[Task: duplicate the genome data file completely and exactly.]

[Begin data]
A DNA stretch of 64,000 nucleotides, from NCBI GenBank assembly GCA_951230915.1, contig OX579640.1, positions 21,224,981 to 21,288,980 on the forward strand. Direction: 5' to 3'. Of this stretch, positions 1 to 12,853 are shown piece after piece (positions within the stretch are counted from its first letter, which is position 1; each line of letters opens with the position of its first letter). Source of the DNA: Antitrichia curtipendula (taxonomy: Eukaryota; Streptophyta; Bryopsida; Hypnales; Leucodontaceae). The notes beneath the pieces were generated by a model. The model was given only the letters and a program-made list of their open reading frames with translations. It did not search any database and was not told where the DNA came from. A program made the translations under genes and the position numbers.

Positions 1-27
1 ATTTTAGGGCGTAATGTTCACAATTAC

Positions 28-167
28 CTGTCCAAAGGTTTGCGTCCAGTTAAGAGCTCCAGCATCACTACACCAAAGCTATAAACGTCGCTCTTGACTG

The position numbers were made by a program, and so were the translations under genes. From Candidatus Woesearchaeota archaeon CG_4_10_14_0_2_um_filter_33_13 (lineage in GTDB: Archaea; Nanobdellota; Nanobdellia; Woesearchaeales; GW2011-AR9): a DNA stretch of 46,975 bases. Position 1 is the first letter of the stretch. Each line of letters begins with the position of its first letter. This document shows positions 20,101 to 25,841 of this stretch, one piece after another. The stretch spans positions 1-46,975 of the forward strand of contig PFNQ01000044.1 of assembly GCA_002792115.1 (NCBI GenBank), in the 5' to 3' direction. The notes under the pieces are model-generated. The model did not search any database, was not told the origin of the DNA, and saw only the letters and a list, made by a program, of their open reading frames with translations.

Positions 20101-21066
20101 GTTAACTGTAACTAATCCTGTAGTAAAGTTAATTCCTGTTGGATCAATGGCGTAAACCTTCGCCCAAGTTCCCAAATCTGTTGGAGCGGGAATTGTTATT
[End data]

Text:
A DNA stretch of 64,000 nucleotides, from NCBI GenBank assembly GCA_951230915.1, contig OX579640.1, positions 21,224,981 to 21,288,980 on the forward strand. Direction: 5' to 3'. Of this stretch, positions 1 to 12,853 are shown piece after piece (positions within the stretch are counted from its first letter, which is position 1; each line of letters opens with the position of its first letter). Source of the DNA: Antitrichia curtipendula (taxonomy: Eukaryota; Streptophyta; Bryopsida; Hypnales; Leucodontaceae). The notes beneath the pieces were generated by a model. The model was given only the letters and a program-made list of their open reading frames with translations. It did not search any database and was not told where the DNA came from. A program made the translations under genes and the position numbers.

Positions 1-27
1 ATTTTAGGGCGTAATGTTCACAATTAC

Positions 28-167
28 CTGTCCAAAGGTTTGCGTCCAGTTAAGAGCTCCAGCATCACTACACCAAAGCTATAAACGTCGCTCTTGACTG

The position numbers were made by a program, and so were the translations under genes. From Candidatus Woesearchaeota archaeon CG_4_10_14_0_2_um_filter_33_13 (lineage in GTDB: Archaea; Nanobdellota; Nanobdellia; Woesearchaeales; GW2011-AR9): a DNA stretch of 46,975 bases. Position 1 is the first letter of the stretch. Each line of letters begins with the position of its first letter. This document shows positions 20,101 to 25,841 of this stretch, one piece after another. The stretch spans positions 1-46,975 of the forward strand of contig PFNQ01000044.1 of assembly GCA_002792115.1 (NCBI GenBank), in the 5' to 3' direction. The notes under the pieces are model-generated. The model did not search any database, was not told the origin of the DNA, and saw only the letters and a list, made by a program, of their open reading frames with translations.

Positions 20101-21066
20101 GTTAACTGTAACTAATCCTGTAGTAAAGTTAATTCCTGTTGGATCAATGGCGTAAACCTTCGCCCAAGTTCCCAAATCTGTTGGAGCGGGAATTGTTATT